Human dependency on the smartphone has become an accepted part of life in the first world. iPhone Separation Anxiety is a very real effect of being deprived of your smartphone for extended periods of time. Trivial as it may sound, not having your phone within reach can result in higher blood pressure, increased heart rate, worsened anxiety and poor cognitive performance, according to Psychology Today.
In a CBS News interview, addictive behavior psychologist Dr. Harris Stratyner said that many people subconsciously treat smartphones as an extension of their bodies. “We can literally feel almost as if we are disembodied from an extension of ourselves,” Stratyner said, “We don’t feel the same ability to be individuals that we are with our iPhone, because we have become so dependent on that being a part of our knowledge base.” Smartphones have become a huge part of how as much as 77 percent of American adults, according to a Pew Research Center 2017 study, interact with the world. They perfect our perception of time, give us full access to the wealth of human knowledge that is the internet, remind us of appointments, communicate with anyone, anywhere, at any time — they can even tell us what the weather is going to be tomorrow at 3 p.m. In short, they are enhancements to our human abilities that manifest themselves in a slim block of metal and glass.
It may be difficult to see the iPhone as a true part of the human anatomy, but it is no different than a prosthetic leg or glass eye. It is always at hand, not physically a part of us but rarely apart from our person in much the same way that a prosthetic leg can be removed but is a part of the body when it is attached. Both the leg and smartphone serve to make up for some deficiency in the person who uses them. In the case of the prosthetic, it is the lack of a leg, while in the case of the phone, it is man’s inability to naturally perform tasks such as taking photos and playing music wherever they are.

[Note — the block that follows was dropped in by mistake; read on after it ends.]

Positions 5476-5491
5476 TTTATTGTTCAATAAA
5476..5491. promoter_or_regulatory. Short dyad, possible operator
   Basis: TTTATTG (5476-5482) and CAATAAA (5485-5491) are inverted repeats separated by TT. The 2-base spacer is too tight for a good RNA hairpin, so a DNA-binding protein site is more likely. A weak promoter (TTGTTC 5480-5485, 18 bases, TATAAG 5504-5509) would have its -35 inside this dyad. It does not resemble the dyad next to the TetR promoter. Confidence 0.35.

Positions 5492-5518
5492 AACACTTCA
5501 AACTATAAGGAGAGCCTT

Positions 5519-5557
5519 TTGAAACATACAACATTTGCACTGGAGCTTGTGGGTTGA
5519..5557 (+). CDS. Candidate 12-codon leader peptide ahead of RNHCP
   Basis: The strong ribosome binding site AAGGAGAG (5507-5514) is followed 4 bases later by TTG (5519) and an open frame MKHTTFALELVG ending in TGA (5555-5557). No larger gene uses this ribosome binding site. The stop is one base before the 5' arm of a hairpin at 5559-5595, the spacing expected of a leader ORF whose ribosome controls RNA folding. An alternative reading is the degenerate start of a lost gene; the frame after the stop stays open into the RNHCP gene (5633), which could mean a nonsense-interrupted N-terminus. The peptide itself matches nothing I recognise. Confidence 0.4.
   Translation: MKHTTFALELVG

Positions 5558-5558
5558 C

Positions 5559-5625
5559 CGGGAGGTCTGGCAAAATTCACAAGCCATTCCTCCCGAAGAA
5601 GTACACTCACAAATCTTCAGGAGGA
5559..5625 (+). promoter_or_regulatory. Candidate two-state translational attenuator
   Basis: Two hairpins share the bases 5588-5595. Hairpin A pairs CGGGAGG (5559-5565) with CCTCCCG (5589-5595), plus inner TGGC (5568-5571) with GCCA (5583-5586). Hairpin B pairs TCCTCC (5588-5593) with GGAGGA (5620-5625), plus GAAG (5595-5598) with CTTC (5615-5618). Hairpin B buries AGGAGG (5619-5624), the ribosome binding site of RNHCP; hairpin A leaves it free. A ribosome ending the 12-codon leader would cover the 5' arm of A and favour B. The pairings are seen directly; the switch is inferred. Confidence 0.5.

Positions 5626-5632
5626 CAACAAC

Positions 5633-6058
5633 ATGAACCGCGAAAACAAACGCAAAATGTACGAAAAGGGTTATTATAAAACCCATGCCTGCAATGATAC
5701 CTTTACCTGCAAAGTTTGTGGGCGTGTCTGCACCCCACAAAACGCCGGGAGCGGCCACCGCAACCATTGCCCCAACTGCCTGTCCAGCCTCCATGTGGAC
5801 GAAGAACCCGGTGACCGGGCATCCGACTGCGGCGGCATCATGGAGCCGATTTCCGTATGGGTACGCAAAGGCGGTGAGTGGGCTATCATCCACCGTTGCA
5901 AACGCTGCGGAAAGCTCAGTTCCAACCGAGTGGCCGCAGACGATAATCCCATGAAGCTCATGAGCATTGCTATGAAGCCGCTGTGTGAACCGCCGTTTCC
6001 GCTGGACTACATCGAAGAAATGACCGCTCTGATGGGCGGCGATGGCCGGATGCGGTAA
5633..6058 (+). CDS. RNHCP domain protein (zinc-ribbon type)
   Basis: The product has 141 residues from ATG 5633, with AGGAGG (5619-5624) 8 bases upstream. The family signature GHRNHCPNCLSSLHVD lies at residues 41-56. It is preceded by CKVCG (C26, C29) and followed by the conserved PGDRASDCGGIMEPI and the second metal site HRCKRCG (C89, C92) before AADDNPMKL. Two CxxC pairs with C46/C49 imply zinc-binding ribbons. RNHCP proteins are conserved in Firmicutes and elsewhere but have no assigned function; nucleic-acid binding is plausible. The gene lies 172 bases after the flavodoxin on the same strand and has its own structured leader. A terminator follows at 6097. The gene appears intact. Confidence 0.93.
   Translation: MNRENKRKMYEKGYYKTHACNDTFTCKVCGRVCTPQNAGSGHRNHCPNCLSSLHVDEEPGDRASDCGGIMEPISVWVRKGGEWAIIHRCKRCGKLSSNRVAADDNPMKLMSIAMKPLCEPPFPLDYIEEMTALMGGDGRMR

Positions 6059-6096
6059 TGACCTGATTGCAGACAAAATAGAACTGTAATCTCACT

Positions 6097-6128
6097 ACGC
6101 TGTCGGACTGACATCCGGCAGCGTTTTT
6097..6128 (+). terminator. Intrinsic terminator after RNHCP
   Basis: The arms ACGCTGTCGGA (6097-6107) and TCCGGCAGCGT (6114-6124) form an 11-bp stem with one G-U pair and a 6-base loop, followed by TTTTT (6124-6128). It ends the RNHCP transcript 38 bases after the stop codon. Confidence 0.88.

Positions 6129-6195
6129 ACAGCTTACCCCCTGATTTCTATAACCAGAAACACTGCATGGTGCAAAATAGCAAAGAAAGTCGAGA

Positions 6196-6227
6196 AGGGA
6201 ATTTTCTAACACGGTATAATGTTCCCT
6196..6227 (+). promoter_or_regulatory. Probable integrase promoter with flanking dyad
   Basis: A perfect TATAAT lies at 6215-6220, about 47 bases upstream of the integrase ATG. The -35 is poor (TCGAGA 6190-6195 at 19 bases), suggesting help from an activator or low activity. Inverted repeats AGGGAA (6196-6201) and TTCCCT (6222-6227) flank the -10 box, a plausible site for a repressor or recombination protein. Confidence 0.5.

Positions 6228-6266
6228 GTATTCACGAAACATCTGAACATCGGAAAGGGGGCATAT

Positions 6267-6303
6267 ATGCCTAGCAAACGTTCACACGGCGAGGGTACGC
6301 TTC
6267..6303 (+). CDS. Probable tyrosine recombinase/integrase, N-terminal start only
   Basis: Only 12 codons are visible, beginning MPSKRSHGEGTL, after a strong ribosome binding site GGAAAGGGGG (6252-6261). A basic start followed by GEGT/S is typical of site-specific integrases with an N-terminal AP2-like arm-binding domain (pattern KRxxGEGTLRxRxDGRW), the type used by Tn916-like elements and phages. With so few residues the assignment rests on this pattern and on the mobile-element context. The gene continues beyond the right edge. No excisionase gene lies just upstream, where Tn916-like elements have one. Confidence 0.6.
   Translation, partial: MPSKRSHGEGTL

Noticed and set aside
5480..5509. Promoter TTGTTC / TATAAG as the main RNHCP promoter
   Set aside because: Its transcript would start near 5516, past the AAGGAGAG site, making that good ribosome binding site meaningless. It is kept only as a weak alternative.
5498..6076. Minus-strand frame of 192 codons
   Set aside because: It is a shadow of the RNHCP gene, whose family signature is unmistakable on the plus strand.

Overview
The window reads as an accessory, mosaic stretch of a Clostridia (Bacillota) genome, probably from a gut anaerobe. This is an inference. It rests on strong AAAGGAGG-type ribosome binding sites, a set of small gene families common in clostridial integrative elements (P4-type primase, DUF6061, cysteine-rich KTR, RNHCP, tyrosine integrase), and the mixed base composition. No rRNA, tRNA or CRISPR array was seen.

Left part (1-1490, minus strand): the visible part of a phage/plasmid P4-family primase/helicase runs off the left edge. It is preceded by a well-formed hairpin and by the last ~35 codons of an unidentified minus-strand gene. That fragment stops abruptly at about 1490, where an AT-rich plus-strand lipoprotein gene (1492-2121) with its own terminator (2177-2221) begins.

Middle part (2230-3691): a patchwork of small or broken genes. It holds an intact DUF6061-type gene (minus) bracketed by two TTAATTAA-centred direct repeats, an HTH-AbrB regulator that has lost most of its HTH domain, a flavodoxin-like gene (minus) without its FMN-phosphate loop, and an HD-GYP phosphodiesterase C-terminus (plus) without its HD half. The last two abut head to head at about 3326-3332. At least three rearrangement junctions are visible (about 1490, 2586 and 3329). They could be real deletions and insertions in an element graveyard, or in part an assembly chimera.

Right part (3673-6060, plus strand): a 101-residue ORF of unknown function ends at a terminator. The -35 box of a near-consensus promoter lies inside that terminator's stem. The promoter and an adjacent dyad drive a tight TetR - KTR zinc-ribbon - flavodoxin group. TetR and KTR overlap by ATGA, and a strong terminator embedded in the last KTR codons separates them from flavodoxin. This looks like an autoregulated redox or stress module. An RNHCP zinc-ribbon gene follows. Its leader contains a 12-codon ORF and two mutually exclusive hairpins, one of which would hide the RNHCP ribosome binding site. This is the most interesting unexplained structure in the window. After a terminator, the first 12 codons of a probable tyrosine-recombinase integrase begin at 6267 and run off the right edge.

Transhumanist thinkers like Zoltan Istvan and Daniel Dennett have long advocated for and predicted the rise of a new brand of humanity, one enhanced by technology such that we can effectively accelerate our own evolution. While some outspoken critics like Francis Fukuyama have decried the dangers of transhumanism, this process is clearly already underway. Is having all earthly knowledge at our fingertips comparable to having a superpower? What about a human who can participate in a dozen text conversations at once spanning hundreds of miles in an instant? The smartphone represents the first and most successful step towards an entirely new variety of human, one that is almost a different species from those that came before and is capable of anything.
Opinions expressed on the editorial pages are not necessarily those of WSN, and our publication of opinions is not an endorsement of them. A version of this article appeared in the Monday, April 17 print edition.
Email Henry Cohen at [email protected]